What an Open-Plan Addition Can Do for Your Old House
Don’t resort to demolition just yet. With a little imagination, older homes can easily be adapted for modern living.
It’s no secret that many of the original homes we see in older, established areas simply don’t cut it when it comes to meeting our 21st-century lifestyles. Many of these homes feature individual, boxed-in rooms instead of the open-plan layouts that support our contemporary life. Small, badly positioned windows are also common in these older homes, which means they don’t make the most of views, outdoor living connections or passive-solar design principles.
The good news is there’s often no need to knock down an older house and start again. An open-plan addition and a rethinking of how the original home’s rooms can be used can change everything.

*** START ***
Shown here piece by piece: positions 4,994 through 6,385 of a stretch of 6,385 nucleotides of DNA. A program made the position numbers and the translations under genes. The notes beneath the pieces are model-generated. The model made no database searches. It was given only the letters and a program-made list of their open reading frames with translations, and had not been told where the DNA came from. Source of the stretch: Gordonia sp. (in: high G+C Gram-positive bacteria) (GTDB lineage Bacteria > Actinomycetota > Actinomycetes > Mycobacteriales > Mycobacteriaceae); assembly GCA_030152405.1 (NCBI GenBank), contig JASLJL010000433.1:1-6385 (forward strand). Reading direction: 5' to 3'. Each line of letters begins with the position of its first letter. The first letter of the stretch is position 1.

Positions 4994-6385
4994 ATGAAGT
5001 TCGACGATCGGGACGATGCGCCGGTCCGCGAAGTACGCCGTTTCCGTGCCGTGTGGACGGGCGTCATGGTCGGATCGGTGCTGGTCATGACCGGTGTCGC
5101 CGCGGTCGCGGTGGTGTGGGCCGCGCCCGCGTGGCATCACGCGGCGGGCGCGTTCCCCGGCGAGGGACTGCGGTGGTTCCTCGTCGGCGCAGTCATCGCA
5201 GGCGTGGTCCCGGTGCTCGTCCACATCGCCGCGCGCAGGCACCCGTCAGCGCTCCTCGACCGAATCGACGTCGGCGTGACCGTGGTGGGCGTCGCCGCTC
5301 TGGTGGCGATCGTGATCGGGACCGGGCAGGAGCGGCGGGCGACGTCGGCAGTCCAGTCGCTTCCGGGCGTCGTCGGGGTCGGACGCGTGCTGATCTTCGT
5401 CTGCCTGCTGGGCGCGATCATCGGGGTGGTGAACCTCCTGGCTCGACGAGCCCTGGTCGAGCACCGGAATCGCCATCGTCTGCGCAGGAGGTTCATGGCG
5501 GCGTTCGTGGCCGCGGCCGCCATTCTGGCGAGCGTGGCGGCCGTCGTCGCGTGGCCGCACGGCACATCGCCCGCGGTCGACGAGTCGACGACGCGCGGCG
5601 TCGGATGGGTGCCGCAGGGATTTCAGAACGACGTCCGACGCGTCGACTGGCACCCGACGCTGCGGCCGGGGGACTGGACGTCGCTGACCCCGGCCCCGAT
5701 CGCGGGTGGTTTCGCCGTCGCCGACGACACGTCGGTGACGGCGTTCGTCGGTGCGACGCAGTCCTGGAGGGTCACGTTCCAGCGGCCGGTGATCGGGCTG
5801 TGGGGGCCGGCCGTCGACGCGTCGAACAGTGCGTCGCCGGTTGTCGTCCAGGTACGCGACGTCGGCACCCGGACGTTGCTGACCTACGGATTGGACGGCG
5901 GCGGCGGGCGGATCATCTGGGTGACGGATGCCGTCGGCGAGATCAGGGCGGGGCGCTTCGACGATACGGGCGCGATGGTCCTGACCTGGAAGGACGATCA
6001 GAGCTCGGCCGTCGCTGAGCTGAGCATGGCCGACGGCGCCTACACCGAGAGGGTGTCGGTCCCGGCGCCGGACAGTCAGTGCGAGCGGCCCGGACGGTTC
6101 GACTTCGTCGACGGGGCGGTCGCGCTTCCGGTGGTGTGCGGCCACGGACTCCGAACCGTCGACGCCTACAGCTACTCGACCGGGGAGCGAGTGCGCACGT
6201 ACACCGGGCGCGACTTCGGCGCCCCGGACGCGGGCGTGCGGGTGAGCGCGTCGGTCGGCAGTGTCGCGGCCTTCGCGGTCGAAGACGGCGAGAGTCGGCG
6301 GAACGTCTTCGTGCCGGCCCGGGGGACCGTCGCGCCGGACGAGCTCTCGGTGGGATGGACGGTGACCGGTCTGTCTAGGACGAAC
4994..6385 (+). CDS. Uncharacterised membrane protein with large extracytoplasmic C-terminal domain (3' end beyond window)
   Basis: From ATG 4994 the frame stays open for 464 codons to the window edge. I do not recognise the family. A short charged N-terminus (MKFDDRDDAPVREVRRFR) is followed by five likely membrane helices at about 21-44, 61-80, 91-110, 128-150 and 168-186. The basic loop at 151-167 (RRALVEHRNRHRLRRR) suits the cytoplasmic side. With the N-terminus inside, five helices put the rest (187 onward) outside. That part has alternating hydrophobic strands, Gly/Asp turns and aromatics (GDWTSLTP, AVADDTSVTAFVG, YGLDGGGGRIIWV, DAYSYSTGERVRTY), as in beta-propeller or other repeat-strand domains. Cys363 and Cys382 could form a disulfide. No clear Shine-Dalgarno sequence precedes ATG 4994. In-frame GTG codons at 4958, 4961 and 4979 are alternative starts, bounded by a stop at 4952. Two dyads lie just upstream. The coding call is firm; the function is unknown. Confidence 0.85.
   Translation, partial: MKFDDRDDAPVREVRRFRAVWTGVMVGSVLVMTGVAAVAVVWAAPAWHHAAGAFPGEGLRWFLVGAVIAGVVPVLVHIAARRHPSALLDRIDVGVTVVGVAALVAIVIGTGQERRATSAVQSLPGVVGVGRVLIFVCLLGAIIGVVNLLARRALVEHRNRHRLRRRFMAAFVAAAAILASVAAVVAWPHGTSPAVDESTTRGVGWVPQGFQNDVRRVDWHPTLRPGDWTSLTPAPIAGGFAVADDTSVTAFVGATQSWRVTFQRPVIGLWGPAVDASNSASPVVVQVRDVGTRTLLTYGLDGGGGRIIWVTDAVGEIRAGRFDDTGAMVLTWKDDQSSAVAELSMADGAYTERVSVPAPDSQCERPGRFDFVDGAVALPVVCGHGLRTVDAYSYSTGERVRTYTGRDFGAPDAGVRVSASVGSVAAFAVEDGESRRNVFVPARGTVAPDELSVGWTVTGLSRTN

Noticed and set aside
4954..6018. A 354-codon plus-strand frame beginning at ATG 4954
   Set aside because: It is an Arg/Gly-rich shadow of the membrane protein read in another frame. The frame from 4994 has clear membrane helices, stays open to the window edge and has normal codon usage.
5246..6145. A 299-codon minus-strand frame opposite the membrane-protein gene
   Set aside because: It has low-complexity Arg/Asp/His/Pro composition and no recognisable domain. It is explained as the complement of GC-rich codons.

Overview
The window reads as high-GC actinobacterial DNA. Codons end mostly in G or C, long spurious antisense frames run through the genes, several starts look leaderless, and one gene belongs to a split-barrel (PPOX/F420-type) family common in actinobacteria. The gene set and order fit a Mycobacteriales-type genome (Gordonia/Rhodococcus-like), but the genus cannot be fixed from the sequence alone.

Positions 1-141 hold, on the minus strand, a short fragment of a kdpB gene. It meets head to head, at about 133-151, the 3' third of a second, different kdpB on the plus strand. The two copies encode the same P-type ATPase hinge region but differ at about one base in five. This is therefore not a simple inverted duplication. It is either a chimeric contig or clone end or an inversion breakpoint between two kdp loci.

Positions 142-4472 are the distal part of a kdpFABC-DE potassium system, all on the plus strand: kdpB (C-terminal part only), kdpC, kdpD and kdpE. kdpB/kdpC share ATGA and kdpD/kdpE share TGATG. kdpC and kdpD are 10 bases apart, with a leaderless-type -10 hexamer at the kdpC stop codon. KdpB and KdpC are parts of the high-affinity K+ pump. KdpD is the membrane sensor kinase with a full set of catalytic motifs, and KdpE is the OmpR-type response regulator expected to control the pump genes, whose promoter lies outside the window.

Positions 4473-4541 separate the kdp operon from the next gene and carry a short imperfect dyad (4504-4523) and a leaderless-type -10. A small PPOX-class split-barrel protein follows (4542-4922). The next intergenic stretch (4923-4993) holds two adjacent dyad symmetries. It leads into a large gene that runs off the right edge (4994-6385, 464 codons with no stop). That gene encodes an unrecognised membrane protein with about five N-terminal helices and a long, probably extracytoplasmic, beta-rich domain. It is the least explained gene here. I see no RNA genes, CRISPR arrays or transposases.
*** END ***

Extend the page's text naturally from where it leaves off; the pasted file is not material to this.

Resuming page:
Living in the now. Although we often love the character that comes with older homes, most of them don’t work well with our modern way of life. The typical new-house design has evolved over time to embrace a casual, open-plan layout befitting our relaxed lifestyles. There’s often a focus on free-flowing connections to outdoor spaces.
We also are seeing a move to smarter designs focused on minimizing our impact on the environment, while harnessing the natural elements and resources through passive solar design.
While reworking the existing layout entirely by removing all the interior walls to create a more functional layout might seem like the best idea, taking this route can be costly and wasteful, and defeat the purpose of utilizing the bones of a beautiful piece of architecture.
Leaving the existing house to serve as private zones allows you to use the new addition as the living area of the house. These living spaces, where most of the occupants’ time is spent, can then be designed around both the existing house and the individual site, providing a seamless connection to outdoor living spaces and making the most of the space and any surrounding views.
The freedom of design in the addition also means you can position the space and its openings to embrace passive-solar design principles, allowing you to capture the cooling summer breezes and the winter sun.